10 Easy Tips To Save Water This Summer

Did you know that as much as 40 percent of our water use in the spring and summer goes toward our lawns and gardens. That’s a lot of water wasted.

Your impact: The UN predicts that 3.4 billion people will be living in countries defined as water-scarce by 2025. When water is scarce, people are forced to consume contaminated water. Cleaning and producing also water requires serious amounts of energy.

Here’s How to Save:

There are several ways you can save thousands of gallons of water and hundreds of dollars a year:

1. Set up a rain barrel: Using rain barrels to water your lawn not only greatly reduces your municipal water use and the polluted runoff from your property that winds up in the watershed, it allows your plants and vegetables to drink up water that hasn’t been chemically treated.

2. Mulch:  Adding a two- to three-inch layer of organic mulch in plant beds helps them retain moisture.

3. Use native plants in your garden: Use native grasses, shrubs, and trees in landscaping. Native plants require less water, reduce runoff and flooding, help prevent soil erosion, and are easier to grow because they are adapted to local conditions.

4. Water in the morning, if you have to: Mornings are cooler, ensuring less water will be lost to evaporation. Evenings are also better times than afternoons to water; however, the leaves do not have time to dry out, increasing the chances of fungus growth.

5. Use a drip or soaker system: Sprinklers tend to water things like your sidewalk, house, or car instead of the ground. Using a drip or soaker system, especially one set up to a rain barrel, saves on water and increases the amount of water going straight to the roots.

6. Use downspout extensions: A simple roll-out downspout extension allows you to use rain water in places that need it most.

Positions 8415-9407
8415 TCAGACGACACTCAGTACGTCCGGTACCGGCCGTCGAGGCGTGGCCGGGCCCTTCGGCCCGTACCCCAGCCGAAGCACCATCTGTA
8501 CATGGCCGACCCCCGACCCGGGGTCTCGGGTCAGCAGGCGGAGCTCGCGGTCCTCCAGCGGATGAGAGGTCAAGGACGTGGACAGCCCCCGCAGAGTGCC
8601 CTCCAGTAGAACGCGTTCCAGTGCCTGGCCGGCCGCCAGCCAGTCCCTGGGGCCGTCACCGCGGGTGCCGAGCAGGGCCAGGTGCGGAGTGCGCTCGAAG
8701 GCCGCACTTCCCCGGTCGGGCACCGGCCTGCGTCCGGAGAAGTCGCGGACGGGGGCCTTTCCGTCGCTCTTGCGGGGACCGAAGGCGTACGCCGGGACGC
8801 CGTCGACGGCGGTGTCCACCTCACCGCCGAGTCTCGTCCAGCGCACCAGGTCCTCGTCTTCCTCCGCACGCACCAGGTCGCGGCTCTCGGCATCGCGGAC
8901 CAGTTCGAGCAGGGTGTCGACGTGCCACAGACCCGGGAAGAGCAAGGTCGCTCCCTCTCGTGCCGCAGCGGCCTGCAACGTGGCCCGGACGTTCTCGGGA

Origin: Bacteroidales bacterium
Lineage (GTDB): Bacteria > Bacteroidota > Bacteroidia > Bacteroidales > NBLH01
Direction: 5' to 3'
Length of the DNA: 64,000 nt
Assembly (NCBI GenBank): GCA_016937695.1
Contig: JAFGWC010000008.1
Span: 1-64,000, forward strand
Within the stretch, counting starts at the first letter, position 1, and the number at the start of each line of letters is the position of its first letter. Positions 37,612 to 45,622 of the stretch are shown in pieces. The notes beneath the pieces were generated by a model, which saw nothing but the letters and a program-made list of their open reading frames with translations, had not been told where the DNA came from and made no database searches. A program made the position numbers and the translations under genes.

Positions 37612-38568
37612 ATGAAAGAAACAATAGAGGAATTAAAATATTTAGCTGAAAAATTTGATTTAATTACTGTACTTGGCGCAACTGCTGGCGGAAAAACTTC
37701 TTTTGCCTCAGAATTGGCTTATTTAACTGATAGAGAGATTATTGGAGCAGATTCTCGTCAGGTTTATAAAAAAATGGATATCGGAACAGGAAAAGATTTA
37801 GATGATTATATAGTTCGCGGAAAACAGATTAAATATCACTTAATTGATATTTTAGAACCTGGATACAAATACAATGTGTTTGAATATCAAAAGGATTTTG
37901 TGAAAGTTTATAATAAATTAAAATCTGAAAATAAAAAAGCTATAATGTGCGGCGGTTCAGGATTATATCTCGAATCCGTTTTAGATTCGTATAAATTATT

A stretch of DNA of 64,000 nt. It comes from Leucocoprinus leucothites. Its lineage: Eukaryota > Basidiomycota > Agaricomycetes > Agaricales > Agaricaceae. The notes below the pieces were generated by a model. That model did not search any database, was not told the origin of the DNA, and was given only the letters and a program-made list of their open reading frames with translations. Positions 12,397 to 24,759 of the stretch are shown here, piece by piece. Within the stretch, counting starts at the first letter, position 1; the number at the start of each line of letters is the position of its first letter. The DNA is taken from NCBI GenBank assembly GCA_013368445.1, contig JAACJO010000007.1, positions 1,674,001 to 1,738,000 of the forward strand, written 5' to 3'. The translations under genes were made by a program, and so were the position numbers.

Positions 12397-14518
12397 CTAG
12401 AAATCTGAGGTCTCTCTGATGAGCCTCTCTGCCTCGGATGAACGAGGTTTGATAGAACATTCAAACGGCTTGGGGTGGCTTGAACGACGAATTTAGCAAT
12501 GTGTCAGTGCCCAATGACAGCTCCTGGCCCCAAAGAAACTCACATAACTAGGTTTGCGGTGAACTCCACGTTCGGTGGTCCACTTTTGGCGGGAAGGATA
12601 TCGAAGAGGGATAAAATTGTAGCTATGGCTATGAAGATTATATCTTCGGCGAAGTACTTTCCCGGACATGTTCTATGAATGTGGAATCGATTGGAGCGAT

7. Get some hose helpers: No need to drag a running hose around as you water potted plants. Hose accessories such as a water wand (for hanging plants and pots), an extension handle, and a shut-off valve ensure the hose won’t pump water into places where it’s not needed.

8. Install a drip irrigation system: Drip irrigation (pictured above) targets plants directly by using a series of tubes on a timer to water each plant. They can cost a few hundred dollars to install, but are 90 percent efficient. Installed sprinkler systems are considered 75 to 85 percent efficient.

9. Create a perennial lawn: Say “no” to lawns that require excessive amounts of water and plant a native, perennial garden instead. Or in spaces that you can’t plant a garden, plant native grasses like big bluestem. These grasses can establish a deeper root system that not only requires less water but can combat weeds.

10. Let it go brown: Just because grass has turned brown doesn’t mean it’s dead. Grass tends to go dormant–or brown–in the summer months. It will go green again naturally with cooler days.

Tell us what you're thinking...


Please share your thoughts and ideas with the Who's Green community.